F.3d at 558. After reviewing the employer association's constitution and
application for membership, the Seventh Circuit found that Pepper's
signing of the application "did not reveal an express intention" on
Pepper's part to be bound by the employer association's collective
bargaining activities. Id.
In this case, Trustees argue that the Association Membership
Application LaCosta signed unequivocally states mat the applicant is
bound by the CBA. The last sentence of the Association Membership
Application reads as follows:
I have read, understand, and agree to abide by the
Constitution and By-Laws of the Chicago
Council/PDCA and the current Labor-Management
Agreement between Painters' District Council No.
14 and PDCA (copies available on request)
Pl.'s Ex. 3.
The court notes mat, the Association Membership Application that
LaCosta signed did not inform LaCosta that by signing the application it
would be joining a particular class of membership in the Employer
Association. It is undisputed that there are actually three classes
of membership: Active Membership, Associate Membership, and Honorary
Membership in the Employer Association. Pl.'s Rule 56.1 ¶ 44; Pl.'s
Ex. 7 § 3.01. Furthermore, the Constitution and By-Laws of the Employer Association contains separate provisions addressing and
distinguishing the different forms prescribed for applications for Active
Membership and applications for Associate Membership. Pl.'s Ex. 7 §
3.02(b), § 3.04(b). In addition, the Constitution and By-Laws of the
Employer Association provides that only "Active Members" are bound by the
CBA. Pl.'s Ex. 7 § 10.01(a).
The Association Membership Application LaCosta signed did not inform
LaCosta of the different types of membership in the Employer Association
or that by signing the application it was becoming an "Active Member" of
the Employer Association subject to the CBA. The one page free membership
application form that LaCosta signed fails to make it clear to LaCosta
whether the form is an application for Active Membership or Associate
Membership. Pl.'s Ex. 7 § 3,02(b), § 3.04(b). LaCosta was not
provided with a copy of the Constitution and By-Laws of the Employer
Association when LaCosta's President signed the Association Membership
Application. As a matter of fact, LaCosta has never been provided with a
copy of the Constitution and By-Laws of the Employer Association. As to
the Employer Association's failure in providing LaCosta with a copy of
its Constitution and By-Laws, the words "copies available on request"
appearing in parenthesis on the bottom of the one page free membership
form is insufficient and does not provide the employer with clear and
accurate information to make a sound decision on an important matter in
the nature of a binding collective bargaining agreement. The manner in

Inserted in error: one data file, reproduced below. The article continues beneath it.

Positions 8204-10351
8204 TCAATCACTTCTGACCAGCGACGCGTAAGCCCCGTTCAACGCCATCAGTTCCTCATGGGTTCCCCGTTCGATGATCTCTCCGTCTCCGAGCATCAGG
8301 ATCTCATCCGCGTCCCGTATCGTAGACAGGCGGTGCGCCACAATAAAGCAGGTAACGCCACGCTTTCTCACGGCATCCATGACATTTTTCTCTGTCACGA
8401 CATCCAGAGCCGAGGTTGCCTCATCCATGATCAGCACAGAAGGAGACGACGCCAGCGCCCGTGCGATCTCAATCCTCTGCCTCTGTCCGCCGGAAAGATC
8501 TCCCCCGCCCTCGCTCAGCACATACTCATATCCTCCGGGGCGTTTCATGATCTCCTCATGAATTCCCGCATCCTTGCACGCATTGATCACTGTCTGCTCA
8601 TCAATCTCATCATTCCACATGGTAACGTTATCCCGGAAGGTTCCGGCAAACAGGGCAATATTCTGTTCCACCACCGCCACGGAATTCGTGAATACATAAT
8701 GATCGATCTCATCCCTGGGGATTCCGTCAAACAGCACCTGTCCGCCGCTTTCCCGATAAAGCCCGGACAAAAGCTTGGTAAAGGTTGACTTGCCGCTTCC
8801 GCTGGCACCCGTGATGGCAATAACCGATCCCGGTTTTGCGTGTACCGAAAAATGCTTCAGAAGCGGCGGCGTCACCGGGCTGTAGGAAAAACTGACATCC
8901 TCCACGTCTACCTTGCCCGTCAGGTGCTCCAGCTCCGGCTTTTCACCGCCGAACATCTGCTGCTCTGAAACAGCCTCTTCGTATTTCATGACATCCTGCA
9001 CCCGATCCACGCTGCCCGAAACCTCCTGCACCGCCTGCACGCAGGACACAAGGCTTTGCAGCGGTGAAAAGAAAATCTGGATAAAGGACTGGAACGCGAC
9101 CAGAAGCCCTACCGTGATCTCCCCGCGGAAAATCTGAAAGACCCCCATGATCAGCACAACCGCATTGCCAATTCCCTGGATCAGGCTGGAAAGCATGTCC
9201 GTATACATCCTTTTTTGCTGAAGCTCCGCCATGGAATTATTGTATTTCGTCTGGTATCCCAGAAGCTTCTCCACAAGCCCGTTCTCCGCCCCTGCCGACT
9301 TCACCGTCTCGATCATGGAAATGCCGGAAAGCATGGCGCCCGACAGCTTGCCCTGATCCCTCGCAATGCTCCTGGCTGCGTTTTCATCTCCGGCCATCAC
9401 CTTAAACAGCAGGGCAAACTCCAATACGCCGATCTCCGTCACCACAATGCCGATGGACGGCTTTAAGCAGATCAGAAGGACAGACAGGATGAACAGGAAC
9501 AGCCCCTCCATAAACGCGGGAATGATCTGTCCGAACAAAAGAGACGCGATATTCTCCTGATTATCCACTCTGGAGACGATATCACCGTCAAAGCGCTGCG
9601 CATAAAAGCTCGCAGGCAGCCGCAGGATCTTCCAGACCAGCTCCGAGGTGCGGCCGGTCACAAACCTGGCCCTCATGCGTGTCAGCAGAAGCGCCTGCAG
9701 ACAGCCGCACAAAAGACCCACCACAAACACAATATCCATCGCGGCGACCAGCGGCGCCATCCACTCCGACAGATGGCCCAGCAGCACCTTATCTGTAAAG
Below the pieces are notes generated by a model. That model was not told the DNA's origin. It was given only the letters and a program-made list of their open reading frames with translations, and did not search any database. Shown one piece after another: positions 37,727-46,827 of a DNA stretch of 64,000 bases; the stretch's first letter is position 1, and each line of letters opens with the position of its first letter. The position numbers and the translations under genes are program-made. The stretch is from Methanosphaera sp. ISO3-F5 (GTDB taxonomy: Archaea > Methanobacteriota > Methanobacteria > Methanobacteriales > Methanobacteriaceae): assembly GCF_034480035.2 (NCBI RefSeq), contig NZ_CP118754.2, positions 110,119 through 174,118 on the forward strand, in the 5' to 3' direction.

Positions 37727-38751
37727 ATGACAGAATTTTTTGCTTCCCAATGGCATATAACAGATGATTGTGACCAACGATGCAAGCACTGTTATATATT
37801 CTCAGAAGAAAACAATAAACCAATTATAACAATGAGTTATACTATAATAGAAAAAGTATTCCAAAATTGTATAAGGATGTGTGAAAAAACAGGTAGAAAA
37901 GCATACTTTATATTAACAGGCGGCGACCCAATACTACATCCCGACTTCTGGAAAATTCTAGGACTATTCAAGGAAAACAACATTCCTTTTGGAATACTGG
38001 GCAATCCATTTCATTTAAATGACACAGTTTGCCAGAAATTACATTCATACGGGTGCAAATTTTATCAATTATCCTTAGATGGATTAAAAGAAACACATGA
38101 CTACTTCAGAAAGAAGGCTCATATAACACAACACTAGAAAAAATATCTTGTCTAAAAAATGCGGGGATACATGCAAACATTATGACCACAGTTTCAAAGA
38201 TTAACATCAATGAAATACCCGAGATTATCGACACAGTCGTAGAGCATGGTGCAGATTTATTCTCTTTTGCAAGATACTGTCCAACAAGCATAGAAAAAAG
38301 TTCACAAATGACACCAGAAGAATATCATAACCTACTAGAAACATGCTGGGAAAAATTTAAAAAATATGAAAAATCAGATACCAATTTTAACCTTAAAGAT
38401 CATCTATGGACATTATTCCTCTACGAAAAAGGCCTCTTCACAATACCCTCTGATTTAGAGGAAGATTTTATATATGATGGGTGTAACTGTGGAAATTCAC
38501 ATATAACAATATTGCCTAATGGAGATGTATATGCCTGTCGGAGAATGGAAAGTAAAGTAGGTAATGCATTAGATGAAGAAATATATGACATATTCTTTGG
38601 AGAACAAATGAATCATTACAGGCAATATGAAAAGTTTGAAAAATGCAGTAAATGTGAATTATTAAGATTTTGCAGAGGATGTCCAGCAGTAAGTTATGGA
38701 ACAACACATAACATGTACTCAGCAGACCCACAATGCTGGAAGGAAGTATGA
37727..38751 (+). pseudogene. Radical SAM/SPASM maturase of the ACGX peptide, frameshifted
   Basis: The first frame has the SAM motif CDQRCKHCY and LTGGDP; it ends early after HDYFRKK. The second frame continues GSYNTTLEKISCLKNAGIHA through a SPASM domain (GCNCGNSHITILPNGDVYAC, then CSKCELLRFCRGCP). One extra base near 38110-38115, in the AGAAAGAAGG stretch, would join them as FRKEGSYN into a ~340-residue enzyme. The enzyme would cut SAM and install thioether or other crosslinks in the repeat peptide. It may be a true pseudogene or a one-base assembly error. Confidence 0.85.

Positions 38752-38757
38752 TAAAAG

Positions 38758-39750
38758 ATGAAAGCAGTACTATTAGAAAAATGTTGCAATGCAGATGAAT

which the Employer Association solicited LaCosta to free membership in the Employer Association with the ensuing consequence
of being bound by a collective bargaining agreement borders on deception.
LaCosta could not have expressly intended to be bound by the CBA because
the Association Membership Application was deficient in that it did not
inform the applicant, LaCosta, that it was applying to become an "Active
Member" of the Employer Association and hence bound by the CBA nor did it
provide LaCosta with sufficient information to enter into a binding
collective bargaining agreement.
Therefore, Trustees have failed to establish that LaCosta's signing of
the Employer Association Application revealed an expressed intention to
be bound by the CBA.
In Glueckert, the Seventh Circuit adopted a test that is used
to determine whether an employer member is bound by a collective
bargaining agreement between the employer association and the union. 155
F.3d at 865(citing Trustees of the UIU Heath and Welfare Fund v. New
York Flame Proofing Co., 828 F.2d 79 (2nd Cir. 1987). The test set
forth in Glueckert is instructive in deciding whether the
employer member "manifested an unequivocal intention to be bound" by the
employer association's collective bargaining agreement. Id. The
Glueckert factors include: (1) whether negotiation of collective
bargaining agreements was a principal or sole activity in which the
association engaged; (2) whether it was universally known that the custom
of the association was to bind all members to the association's collective bargaining agreements; (3) whether the
individual member participated in the collective bargaining agreements;
(4) whether the individual member manifested an intent to pursue an
individual course of action regarding labor relations; (5) whether the
employer conducted itself as if it were bound to the collective
bargaining agreement. Id. at 866-67.
In support of the first Glueckert factor, Trustees maintain
that the principal or sole activity of the Employer Association is to
negotiate collective bargaining agreements with Labor Unions on behalf of
its contractor members. However, the Employer Association has submitted
exhibits in which the Employer Association advertises that it offers to
its members (1) Reduced Bond Requirement Offers; (2) Training Programs;
(3) Tech Information; (4) Health & Safety Programs; (5) Professional
Business Management Materials; (6) Networking Opportunities With Fellow
Contractors and Associates; and (7) Employer Association Technical
Assistance. Pl.'s Ex. 8. Therefore, the evidence does not sufficiently